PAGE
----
International Cybertorts: Expanding State Accountability in Cyberspace
80 Pages Posted: 13 Mar 2017 Last revised: 3 May 2018
Date Written: March 1, 2016
The Sony and DNC hacks exposed a significant gap in the international law of cyberspace: States are not being held accountable for the vast majority of their harmful cyberoperations, largely because classifications created in physical space do not map well onto the cyber domain. Most injurious and invasive cyberoperations are not mere “cybercrimes” and do not constitute “cyberwarfare,” and states appear unwilling to extend existing definitions of unlawful acts permitting countermeasures to such conduct (possibly to avoid creating precedent restricting their own cyberoperations). As a result, victim states have few effective and non-escalatory responsive options, and the harms associated with these incidents tend to lie where they fall.
This Article draws on tort law and international law principles to construct a comprehensive system of state accountability in cyberspace, where states are both liable for their harmful acts and responsible for their wrongful ones. Namely, it identifies international cybertorts—acts that employ, infect, or undermine the internet, a computer system, or a network and thereby cause significant transboundary harm—as distinct from cybercrime and cyberwarfare. Not only does this term distinguish a specific kind of harmful act, it highlights how the principle of state liability for transboundary harms (which holds states accountable for the harmful consequences of their lawful and unlawful activities) could usefully complement the existing law of state responsibility (which applies only to unlawful state acts) to create a comprehensive system of state accountability in cyberspace. Furthermore, imposing state liability for international cybertorts preserves a bounded grey zone for state experimentation in cyberspace, minimizes the likelihood that victim states will resort to escalatory responses, and increases the chance that those harmed by cyberoperations will be compensated.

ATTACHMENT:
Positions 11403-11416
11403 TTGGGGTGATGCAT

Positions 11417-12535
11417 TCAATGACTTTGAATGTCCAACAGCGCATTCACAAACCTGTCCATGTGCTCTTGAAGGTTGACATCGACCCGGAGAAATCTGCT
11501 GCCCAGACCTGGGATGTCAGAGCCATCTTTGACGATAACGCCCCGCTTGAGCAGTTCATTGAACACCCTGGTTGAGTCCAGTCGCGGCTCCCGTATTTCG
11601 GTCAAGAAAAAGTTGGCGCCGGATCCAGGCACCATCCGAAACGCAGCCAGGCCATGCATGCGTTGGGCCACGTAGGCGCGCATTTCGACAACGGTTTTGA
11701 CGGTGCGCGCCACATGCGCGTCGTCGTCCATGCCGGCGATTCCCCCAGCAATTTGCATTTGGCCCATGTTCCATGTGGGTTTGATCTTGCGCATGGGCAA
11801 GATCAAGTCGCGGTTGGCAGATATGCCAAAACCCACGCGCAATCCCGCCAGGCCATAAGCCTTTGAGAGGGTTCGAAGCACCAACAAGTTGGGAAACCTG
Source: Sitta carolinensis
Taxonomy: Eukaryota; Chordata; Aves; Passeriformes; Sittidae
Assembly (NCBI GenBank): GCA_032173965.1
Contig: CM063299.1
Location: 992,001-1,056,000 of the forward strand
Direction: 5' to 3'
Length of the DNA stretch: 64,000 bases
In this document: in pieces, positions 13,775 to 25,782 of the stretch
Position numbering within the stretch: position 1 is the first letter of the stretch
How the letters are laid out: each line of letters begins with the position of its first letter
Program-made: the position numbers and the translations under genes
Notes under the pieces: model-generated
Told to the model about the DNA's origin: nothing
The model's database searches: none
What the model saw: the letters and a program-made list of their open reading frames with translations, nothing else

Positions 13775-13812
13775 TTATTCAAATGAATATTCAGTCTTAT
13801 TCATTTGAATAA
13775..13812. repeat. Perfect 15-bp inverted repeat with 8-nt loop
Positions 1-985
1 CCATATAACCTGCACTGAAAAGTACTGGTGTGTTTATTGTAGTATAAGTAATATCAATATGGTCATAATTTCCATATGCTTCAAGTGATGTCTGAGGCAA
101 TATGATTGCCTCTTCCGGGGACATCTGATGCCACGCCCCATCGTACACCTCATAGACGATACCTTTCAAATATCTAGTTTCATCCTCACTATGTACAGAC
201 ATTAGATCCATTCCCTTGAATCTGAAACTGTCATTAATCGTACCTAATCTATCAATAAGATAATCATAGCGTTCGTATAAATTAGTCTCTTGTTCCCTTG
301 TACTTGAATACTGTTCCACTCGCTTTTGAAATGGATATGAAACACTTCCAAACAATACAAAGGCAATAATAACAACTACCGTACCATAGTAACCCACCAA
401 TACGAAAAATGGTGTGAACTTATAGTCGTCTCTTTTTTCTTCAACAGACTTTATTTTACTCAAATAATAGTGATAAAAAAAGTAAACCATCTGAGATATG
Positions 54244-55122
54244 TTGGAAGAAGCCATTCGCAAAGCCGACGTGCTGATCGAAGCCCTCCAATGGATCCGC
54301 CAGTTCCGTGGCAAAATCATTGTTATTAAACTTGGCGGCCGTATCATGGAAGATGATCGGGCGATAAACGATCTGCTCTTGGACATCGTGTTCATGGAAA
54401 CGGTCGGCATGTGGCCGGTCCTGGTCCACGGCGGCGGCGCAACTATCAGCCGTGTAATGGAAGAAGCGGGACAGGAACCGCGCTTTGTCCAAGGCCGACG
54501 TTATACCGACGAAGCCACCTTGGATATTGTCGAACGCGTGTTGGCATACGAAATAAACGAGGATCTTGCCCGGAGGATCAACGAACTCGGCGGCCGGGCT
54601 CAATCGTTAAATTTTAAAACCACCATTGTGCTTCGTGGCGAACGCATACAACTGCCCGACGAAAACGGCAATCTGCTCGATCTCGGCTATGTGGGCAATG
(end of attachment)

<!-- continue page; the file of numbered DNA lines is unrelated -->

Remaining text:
Keywords: Cyberspace, Cyberwarfare, Cybercrime, Cybertorts, State Responsibility, State Liability, Accountability
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